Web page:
Aniruddha  Bose Author of Evaluating Organization Development

Aniruddha Bose

Assistant Professor of History
Saint Francis University

Aniruddha Bose is Assistant Professor of History at Saint Francis University, Loretto, PA. His research interests lie in the history of Modern South Asia. He is particularly interested in the intersection of labor, technology and state power in British and Post Colonial India.

Subjects: Asian Studies, History


Aniruddha (or Ani as he likes to be called) grew up in India. He attended Saint Xavier's College, Mumbai, from where he received his Bachelor of Arts degree in History. He then attended a year of graduate student at Jawaharlal Nehru University, New Delhi. He moved to the United States in 2003. He received a Master of Arts from Northeastern University, Boston, in History, and then a Master of Arts from Boston College, Chestnut Hill, also in History. He earned his Doctorate from Boston College in 2013.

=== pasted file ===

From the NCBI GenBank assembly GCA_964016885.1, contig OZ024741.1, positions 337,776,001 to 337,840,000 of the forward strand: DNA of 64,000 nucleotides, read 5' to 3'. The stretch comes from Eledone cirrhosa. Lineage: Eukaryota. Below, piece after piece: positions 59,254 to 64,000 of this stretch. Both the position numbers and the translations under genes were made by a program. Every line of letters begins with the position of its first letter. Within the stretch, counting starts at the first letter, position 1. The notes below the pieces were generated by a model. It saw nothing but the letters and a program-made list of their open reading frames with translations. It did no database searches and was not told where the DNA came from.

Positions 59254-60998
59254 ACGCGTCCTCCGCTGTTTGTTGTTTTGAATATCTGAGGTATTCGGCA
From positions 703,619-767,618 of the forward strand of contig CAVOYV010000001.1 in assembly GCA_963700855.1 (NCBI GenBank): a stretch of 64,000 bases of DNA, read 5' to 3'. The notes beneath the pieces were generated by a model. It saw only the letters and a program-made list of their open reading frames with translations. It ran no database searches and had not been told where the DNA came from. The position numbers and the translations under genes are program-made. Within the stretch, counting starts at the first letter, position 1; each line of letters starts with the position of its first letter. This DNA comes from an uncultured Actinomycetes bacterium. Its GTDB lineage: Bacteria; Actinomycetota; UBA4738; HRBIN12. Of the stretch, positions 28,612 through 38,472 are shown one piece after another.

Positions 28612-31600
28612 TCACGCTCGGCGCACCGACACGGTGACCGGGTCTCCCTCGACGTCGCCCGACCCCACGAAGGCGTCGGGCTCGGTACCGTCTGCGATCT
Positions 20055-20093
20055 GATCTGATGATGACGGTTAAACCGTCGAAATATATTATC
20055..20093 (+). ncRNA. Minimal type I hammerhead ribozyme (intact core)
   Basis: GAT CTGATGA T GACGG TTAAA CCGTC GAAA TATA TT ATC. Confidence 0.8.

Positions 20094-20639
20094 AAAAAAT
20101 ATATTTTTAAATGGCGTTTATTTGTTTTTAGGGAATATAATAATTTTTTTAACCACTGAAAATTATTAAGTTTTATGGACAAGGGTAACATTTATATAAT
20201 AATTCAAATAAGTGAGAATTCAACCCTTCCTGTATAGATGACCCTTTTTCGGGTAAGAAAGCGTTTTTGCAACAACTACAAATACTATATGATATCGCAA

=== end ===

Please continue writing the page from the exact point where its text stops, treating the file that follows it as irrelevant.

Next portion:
Bachelor of Arts, Saint Xavier's College, Mumbai, 2002
    Master of Arts, Northeastern University, Boston, 2005
    Master of Arts, Boston College, Chestnut Hill, 2007
    Ph.D., Boston College, Chestnut Hill, 2013

Areas of Research / Professional Expertise

    African History, Early Modern India, Gandhi Studies, History of Fashion, Indian Ocean History, Islam and the Modern Middle East, Labor History, Modern and Early Modern Asia, Modern and Early Modern East Asia, Modern and Early Modern World, Modern South Asia, Religious Conflict and Accommodation in South Asia, Urban History.

Personal Interests

    Ani has a passion for travel and Indian cuisine.


Featured Title
 Featured Title - Class Conflict and Modernization in India - Bose - 1st Edition book cover


History Compass

Science and Technology in India: The Digression of Asia and Europe

Published: Feb 16, 2007 by History Compass
Authors: Aniruddha Bose
Subjects: History, Asian Studies

This article argues that science and technology were thriving in eighteenth-century India. The establishment of colonial rule however, ended the indigenous traditions of elite support disrupting the positive environment in which innovations had been occurring. These observations challenge assumptions held by many historians that relative to India, Europe grew rich in the nineteenth century because science and technology flourished in Europe alone.